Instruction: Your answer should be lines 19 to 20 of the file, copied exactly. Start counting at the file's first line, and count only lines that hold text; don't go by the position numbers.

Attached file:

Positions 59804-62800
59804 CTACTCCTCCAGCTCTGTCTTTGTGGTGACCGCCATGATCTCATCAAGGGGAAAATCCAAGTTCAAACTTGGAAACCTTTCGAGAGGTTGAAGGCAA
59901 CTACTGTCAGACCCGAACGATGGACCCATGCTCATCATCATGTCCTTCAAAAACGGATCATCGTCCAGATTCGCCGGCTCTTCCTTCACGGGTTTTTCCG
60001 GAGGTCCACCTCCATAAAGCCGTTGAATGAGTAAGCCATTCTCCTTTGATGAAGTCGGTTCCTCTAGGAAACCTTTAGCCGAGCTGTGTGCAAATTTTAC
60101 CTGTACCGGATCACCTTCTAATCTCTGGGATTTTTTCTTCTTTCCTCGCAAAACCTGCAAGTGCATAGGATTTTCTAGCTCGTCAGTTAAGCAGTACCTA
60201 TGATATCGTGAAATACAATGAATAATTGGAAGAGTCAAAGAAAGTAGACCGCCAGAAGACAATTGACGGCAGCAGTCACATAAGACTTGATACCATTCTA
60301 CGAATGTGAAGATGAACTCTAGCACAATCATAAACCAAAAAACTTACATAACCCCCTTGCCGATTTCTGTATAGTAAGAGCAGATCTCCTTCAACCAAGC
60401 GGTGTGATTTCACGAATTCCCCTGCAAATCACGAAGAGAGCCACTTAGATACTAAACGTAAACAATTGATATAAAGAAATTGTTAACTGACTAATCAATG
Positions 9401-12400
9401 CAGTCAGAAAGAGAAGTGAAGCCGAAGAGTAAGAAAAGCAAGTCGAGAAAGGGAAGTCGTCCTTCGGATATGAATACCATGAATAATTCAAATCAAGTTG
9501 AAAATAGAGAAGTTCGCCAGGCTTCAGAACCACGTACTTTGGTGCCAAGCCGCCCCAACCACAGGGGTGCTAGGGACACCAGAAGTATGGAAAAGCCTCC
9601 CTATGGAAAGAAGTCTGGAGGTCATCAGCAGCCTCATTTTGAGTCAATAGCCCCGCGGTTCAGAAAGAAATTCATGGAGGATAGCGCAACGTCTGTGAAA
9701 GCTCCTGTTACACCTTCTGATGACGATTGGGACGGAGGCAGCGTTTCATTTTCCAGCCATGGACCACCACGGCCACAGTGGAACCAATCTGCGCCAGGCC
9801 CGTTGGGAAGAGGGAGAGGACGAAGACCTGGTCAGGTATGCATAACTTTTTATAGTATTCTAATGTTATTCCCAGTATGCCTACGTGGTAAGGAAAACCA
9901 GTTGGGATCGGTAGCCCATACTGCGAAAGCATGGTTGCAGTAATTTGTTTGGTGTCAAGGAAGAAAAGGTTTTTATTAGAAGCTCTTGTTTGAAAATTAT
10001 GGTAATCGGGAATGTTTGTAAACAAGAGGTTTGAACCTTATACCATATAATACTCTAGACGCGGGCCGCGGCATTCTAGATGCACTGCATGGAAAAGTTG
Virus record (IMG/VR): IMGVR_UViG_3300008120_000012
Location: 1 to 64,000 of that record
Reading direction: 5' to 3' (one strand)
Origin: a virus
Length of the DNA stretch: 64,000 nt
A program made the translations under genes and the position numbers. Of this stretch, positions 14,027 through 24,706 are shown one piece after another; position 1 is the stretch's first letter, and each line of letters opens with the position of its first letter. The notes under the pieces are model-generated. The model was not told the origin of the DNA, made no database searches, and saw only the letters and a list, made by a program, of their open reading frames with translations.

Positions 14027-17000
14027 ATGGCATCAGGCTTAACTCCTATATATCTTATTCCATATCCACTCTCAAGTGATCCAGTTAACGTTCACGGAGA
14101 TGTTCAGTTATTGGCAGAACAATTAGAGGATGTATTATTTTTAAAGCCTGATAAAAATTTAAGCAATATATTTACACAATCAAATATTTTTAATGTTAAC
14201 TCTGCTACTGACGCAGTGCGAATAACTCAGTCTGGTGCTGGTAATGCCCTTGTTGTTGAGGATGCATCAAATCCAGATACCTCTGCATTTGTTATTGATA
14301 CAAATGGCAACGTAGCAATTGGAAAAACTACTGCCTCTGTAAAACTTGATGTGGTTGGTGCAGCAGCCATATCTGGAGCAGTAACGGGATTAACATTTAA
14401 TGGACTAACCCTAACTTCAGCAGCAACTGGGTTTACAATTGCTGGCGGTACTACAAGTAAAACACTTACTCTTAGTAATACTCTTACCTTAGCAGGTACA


Reading direction: 5' to 3' (one strand)
Origin: a virus